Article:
• #26
    SPFG Supreme Picture Framer God Jeff Rodier's Avatar
    Join Date
    Jul 2005
    Location
    Myrtle Beach, S.C.
    Age
    52
    Posts
    15,702

    Default

    Quote Originally Posted by Tommy P View Post
    And it will change the appearance somewhat. Artists are darn picky about the appearance of their work for some crazy reason.
    Many only care about it the day it is completed. I worked in very high end restoration for a couple of years and pastels were always a huge question of just let it look the way it looks or restore it which means it really can't be returned to it's pre-restoration condition once completed. In a high end restoration it can takes 6 months to a year just making the decision of whether or not to proceed.

    By using a spacer behind the mat you can just tell the buyer if they want to enjoy the beauty of the artwork they first purchased they can just look down in the spacer and imagine all of that dust in the place where it was when they bought the art.

    Oil pastel works itself into paper so it lasts and binds to itself which is much less of a problem. The majority of pastels I am seeing are also done on papers that fade regardless of UV glass if no fixative is used. Many a customer ask me if their previous framer really used the Conservation glass that they charged for since the artwork and paper are fading away.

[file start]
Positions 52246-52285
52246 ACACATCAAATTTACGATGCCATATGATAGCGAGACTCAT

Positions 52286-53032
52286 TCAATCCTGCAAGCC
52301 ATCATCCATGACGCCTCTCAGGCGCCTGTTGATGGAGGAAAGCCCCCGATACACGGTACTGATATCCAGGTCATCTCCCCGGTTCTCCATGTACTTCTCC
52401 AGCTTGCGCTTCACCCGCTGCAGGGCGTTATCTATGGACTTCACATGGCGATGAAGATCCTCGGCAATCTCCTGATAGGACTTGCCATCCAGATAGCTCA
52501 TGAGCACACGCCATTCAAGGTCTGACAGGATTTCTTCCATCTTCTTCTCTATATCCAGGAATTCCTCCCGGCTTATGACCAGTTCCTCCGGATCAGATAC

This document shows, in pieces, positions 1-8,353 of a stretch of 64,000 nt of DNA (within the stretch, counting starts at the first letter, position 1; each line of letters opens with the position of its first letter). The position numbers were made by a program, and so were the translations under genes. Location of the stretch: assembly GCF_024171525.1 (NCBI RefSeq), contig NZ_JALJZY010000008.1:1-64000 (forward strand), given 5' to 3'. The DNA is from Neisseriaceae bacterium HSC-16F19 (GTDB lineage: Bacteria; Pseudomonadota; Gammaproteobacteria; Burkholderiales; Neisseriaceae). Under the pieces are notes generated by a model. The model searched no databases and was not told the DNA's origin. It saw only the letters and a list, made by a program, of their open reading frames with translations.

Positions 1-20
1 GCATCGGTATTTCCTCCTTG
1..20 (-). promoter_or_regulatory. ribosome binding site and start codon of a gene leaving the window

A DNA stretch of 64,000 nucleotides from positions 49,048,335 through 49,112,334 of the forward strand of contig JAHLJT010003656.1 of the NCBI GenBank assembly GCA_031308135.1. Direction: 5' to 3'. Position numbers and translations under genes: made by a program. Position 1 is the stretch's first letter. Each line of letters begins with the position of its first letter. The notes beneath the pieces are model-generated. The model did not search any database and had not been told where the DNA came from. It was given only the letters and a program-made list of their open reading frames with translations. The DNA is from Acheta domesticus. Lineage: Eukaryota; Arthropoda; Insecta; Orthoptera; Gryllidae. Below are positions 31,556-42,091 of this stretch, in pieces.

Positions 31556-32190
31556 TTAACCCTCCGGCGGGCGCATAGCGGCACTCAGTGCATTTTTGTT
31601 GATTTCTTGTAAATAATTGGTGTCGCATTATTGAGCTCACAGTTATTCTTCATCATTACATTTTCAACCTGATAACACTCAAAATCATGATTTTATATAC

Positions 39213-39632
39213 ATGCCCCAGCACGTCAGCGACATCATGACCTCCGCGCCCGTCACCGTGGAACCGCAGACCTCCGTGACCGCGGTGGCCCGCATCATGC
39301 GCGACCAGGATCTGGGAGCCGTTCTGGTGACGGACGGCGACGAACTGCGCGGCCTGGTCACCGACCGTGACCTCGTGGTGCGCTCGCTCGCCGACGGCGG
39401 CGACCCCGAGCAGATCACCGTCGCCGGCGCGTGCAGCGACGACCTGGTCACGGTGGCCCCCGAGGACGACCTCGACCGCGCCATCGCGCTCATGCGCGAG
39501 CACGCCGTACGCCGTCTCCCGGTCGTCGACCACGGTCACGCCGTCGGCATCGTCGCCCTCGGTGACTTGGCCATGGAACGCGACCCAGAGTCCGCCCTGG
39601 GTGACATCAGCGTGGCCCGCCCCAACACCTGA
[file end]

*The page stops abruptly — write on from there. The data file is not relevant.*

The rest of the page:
Art & Frame Outlet
    204 George Bishop Pkwy
    (Across from the Hard Rock Park)
    Myrtle Beach, SC 29579
    (843) 236-4370

  • #27
    SPFG Supreme Picture Framer God blackiris's Avatar
    Join Date
    Aug 2007
    Location
    Sandwich, IL
    Age
    89
    Posts
    10,620

    Default

    I hate pastels and cringe everytime one comes across the counter. Which is A LOT.
    ONe of my artists... uses a fixative... they are perfect. No color change or anything.
    The ones that are NOT fixed........ those people get to sign a waiver... that I am in no way responsible for what happens during or after framing.

    Fixatives are a great product. I use them and I ALSO TEACH MY ART STUDENTS (YES I am an artist and I teach) to use them on their pastels and color pencil work.